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Authoring and Design for the WWW
DESIGN CASE STUDIES
The Visual Perception Course site
To learn about Visual Perception through text, or even
photographs and diagrams, is not ideal. The learner often needs to see ideas
presented dynamically, for example to show change over time, or to reveal
unperceived aspects of an optical illusion. This site embeds small but effective
animations and interactive demonstrations in informational text, and also shows
the possibility of providing a simple construction environment where learners
can make their own contribution.
Words or icons?
Some interface designers have become obsessed with
devising icons to represent functions of software systems, frequently producing
something which is perplexing and perhaps not even easy to remember (so
undermining one of the major claimed advantages of icons). If the material on
the site is only being provided in a single language, there is also little benefit to
be had from the supposed international comprehension of visual symbols. For
the control panel of this site the simplicity of text labelled buttons was preferred.
The top-right frame is used to provide a range of functions including a search facility,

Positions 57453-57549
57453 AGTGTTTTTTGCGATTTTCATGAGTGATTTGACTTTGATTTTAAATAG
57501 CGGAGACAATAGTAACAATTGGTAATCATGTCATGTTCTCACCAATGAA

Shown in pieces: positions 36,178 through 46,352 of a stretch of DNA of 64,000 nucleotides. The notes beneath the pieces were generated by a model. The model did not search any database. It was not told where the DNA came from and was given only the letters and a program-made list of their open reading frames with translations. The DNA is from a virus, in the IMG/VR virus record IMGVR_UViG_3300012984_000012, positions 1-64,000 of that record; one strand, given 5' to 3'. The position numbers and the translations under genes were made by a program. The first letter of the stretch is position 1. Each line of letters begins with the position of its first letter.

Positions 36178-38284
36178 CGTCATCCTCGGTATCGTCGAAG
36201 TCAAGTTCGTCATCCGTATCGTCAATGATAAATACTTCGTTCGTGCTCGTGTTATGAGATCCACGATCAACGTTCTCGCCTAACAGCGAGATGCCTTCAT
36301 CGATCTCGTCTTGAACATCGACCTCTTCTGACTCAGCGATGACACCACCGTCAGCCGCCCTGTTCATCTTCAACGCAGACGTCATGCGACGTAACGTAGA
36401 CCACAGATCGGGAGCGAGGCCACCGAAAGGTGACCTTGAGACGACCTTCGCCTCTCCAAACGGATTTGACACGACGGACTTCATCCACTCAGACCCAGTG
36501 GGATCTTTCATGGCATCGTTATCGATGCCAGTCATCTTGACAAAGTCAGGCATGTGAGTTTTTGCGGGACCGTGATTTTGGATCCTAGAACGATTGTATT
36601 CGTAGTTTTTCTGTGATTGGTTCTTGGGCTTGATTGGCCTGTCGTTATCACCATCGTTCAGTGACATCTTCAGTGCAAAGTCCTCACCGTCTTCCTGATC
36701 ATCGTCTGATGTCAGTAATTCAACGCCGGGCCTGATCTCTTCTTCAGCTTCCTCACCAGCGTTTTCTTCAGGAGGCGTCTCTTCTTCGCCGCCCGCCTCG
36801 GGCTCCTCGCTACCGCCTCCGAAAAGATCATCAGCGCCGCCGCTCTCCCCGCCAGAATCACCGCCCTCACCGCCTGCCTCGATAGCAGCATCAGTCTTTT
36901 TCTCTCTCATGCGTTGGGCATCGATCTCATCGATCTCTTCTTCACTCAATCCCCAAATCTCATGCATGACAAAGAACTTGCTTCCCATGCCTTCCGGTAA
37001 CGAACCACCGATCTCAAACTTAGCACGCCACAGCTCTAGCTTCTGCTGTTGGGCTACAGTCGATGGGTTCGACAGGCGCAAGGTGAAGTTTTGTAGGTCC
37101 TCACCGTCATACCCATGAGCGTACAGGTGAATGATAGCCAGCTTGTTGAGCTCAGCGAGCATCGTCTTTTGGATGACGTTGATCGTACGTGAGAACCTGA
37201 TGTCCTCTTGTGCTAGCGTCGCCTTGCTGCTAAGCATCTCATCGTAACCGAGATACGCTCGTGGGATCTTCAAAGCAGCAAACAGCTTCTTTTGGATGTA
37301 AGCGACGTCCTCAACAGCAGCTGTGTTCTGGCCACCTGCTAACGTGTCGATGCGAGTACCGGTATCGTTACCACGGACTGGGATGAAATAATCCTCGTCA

bibliography, glossary, e-mail facility for
contacting fellow learners and staff, and links to other sites. Searching routines and
other extended functions can be found as
shareware on Web sites around the world.
Animations are ideally suited to illustrating concepts like
the one shown, where a puzzling image is made comprehensible by movement.
The cluster of dots is immediately perceived as belonging to a human form once
it begins to move. In case learners are still not clear what they are looking at, the
moving cluster is replaced after a few seconds by a matching animation
sequence of a moving human.
Animations, whether linear or interactive, may be worth
both the trouble of their construction and the extra time to download when as
here they are genuinely the most effective form of information.
Several of the things which were difficult to do when these
projects were created between November 1995 and June 1996 are now easy.
Keeping up with what is possible, and the best methods available for achieving a
particular objective, seems likely to remain part of the Web designer's remit for
the foreseeable future.
Virtual Environments Visualisation